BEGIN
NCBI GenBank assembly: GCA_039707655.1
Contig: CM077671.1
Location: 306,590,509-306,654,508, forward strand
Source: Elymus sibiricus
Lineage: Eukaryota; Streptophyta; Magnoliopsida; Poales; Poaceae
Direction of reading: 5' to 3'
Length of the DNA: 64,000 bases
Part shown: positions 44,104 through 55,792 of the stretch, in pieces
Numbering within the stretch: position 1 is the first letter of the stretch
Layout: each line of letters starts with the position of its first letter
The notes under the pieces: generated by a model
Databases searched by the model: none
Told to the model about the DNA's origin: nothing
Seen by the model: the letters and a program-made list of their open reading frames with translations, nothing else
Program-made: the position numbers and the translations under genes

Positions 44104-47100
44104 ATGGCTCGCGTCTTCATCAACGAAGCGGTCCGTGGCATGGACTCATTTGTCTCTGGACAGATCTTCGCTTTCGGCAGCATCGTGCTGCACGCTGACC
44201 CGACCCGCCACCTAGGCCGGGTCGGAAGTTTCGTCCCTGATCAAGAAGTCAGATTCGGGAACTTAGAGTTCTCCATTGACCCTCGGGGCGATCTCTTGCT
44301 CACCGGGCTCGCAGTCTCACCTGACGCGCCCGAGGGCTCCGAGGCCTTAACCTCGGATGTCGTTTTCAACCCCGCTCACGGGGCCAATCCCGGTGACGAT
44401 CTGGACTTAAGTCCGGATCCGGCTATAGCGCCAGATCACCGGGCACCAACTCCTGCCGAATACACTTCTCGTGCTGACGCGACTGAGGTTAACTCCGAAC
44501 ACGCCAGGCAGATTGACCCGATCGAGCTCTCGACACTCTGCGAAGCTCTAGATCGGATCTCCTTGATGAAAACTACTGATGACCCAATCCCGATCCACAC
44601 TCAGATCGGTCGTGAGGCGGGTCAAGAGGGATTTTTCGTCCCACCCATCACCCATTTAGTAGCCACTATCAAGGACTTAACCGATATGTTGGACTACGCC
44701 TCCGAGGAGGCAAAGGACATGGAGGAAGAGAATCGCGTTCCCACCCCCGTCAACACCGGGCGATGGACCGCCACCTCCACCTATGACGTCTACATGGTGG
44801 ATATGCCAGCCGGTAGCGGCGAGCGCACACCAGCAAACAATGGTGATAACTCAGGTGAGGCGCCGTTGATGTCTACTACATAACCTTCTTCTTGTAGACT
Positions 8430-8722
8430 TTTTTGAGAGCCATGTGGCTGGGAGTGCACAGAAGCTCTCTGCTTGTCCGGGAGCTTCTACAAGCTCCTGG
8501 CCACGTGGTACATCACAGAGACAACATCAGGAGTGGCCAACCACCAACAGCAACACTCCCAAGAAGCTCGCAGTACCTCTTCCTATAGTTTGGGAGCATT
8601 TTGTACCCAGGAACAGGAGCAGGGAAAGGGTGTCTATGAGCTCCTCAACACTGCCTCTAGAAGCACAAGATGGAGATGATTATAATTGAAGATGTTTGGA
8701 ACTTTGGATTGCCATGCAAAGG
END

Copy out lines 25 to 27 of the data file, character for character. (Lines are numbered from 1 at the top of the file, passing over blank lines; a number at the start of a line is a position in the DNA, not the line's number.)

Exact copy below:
Positions 8430-8722
8430 TTTTTGAGAGCCATGTGGCTGGGAGTGCACAGAAGCTCTCTGCTTGTCCGGGAGCTTCTACAAGCTCCTGG
8501 CCACGTGGTACATCACAGAGACAACATCAGGAGTGGCCAACCACCAACAGCAACACTCCCAAGAAGCTCGCAGTACCTCTTCCTATAGTTTGGGAGCATT